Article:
Once it’s boiling reduce the heat and let your decoction simmer for about 20 minutes. You want it to reduce in volume by half.

Now it's boiling reduce the heat, cover and let simmer for 20-30 minutes

While it’s simmering let’s talk about honey… I feel the best honey to use for its medicinal qualities comes from bees that forage wild area’s away from monoculture, genetically modified crops and pollution. Actually I feel the best medicinal honey in the world is Manuka honey. It is the most potent honey out there for treating all kinds of ailments but in the interest of using what is available to you locally, go and support your local bee keeper. And make sure you buy unpasteurized honey. It is powerful yet delicate stuff and loses much of its useful qualities when heated. I’m using organic wild flower honey from Armstrong, right here in the Okanagan. It’s cold today so you will notice my honey is a little grainy but that’s alright, it will dissolve into the decoction just fine.

Wild flower honey from the Okanagan

Now the decoction is reduced by half so I strain it through a fine mesh strainer into a glass bowl…And use a spoon to press all the juice out of the berries.Now it’s time to add the honey…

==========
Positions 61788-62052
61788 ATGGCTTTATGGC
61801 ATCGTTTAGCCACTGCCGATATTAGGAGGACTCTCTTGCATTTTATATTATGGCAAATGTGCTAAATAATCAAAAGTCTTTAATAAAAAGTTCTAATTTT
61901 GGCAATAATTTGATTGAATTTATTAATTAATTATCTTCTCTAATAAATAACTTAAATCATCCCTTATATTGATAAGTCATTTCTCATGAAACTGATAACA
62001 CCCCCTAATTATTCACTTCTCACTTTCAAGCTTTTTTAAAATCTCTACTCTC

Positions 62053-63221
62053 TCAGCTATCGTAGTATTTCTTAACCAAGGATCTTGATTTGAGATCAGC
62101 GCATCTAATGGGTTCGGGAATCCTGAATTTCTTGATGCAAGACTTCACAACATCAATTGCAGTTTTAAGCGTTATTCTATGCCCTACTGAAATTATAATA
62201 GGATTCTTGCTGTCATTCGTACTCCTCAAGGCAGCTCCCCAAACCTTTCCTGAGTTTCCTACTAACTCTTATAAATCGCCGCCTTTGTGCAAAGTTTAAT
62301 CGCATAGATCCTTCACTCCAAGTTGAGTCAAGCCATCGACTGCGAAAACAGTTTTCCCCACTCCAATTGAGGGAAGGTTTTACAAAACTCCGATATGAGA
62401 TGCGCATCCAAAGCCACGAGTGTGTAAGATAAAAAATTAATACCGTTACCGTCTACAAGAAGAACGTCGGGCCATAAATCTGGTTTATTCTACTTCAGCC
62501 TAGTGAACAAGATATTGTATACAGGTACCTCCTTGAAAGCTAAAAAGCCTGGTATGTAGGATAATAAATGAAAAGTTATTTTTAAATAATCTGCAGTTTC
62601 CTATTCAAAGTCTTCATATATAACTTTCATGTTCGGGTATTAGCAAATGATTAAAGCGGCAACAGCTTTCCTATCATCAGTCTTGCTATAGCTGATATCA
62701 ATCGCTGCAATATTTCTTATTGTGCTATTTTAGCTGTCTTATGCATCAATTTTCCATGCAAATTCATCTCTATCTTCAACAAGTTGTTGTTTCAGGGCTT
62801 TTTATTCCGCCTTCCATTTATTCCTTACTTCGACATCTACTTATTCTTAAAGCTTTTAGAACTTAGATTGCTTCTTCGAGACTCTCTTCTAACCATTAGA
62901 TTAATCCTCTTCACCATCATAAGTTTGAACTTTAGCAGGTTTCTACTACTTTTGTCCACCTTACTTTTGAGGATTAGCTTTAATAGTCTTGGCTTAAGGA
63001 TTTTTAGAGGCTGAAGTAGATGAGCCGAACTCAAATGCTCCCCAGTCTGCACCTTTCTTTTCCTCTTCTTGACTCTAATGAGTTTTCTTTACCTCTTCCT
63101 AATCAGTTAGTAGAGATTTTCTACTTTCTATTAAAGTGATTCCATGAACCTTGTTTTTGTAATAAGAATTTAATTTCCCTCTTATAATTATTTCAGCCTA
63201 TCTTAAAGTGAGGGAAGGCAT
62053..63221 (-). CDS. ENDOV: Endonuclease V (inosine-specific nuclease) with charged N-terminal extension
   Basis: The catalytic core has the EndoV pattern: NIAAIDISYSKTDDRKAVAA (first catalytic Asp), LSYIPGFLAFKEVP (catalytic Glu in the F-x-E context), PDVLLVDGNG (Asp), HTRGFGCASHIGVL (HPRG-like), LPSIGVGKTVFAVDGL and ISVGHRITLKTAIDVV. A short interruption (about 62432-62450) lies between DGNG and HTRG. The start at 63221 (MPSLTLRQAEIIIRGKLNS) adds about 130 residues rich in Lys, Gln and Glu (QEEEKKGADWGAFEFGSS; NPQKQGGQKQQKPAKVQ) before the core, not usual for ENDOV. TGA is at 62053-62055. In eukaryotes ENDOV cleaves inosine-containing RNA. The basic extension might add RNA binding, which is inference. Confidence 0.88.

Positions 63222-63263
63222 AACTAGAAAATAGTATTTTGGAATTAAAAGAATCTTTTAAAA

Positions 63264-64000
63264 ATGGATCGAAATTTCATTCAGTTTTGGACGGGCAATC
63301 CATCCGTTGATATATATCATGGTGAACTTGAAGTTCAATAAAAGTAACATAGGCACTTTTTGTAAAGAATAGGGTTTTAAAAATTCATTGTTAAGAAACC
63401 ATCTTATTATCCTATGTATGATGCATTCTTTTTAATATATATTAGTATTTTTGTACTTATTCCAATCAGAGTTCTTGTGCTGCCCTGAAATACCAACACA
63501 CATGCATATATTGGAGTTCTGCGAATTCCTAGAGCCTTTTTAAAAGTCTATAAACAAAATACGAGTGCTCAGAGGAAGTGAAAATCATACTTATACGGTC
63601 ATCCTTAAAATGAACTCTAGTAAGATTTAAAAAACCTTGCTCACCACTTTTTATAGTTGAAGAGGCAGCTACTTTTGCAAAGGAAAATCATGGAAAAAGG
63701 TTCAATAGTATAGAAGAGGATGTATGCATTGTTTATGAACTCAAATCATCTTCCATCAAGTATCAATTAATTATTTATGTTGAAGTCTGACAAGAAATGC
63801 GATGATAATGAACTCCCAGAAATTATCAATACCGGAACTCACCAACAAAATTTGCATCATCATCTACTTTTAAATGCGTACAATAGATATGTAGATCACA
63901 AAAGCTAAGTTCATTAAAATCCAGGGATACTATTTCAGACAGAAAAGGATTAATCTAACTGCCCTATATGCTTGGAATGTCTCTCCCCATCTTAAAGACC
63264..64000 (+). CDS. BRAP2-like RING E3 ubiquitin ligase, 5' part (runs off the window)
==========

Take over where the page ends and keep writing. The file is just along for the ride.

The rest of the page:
Mmmm... honey!

And stir until the honey has completely dissolved.Now it’s ready to be poured into a sterile glass storage vessel. I’m using a re-purposed Grolsch beer bottle as they have rubber stoppers on top. I actually buy them just so I can have the bottles for home-made syrups and sauces but it’s kind of fun emptying them of their original contents with my hubby…

Use a funnel if your going to pour your syrup into a bottle for storage, it helps prevent wasting your precious syrup by spilling.

Now just let it cool down before you seal it. You could make a cool label while you wait.

That’s it! You just learned how to make elderberry syrup at home for a fraction of the cost of a bottle of store bought elder extract pills that probably don’t do much anyways. Make sure you store your syrup in the fridge. It will keep for a couple of weeks. Give a tablespoonful a day to your family during the cold and flu season as a preventative measure. I’ll probably be serving mine over vanilla bean ice cream and yoghurt too. You’ll see. It’s tastes awesome.

I hope you try this for yourself, it really is worth it. For more elderberry recipes check out Putting Up With The Turnbulls blog site for their Elderberry Maple Syrup. You can also make jams and jellies with the fresh berries but that will be an article for another day when I have a glut of them in my kitchen to be dealt with. I really hope the wait was worth it and I look forward to sharing more of my herbal adventures with you all as Spring is about to arrive and with her all the good green herbs I have been so impatiently waiting for. 🙂

Happy herbal adventures,

Danika.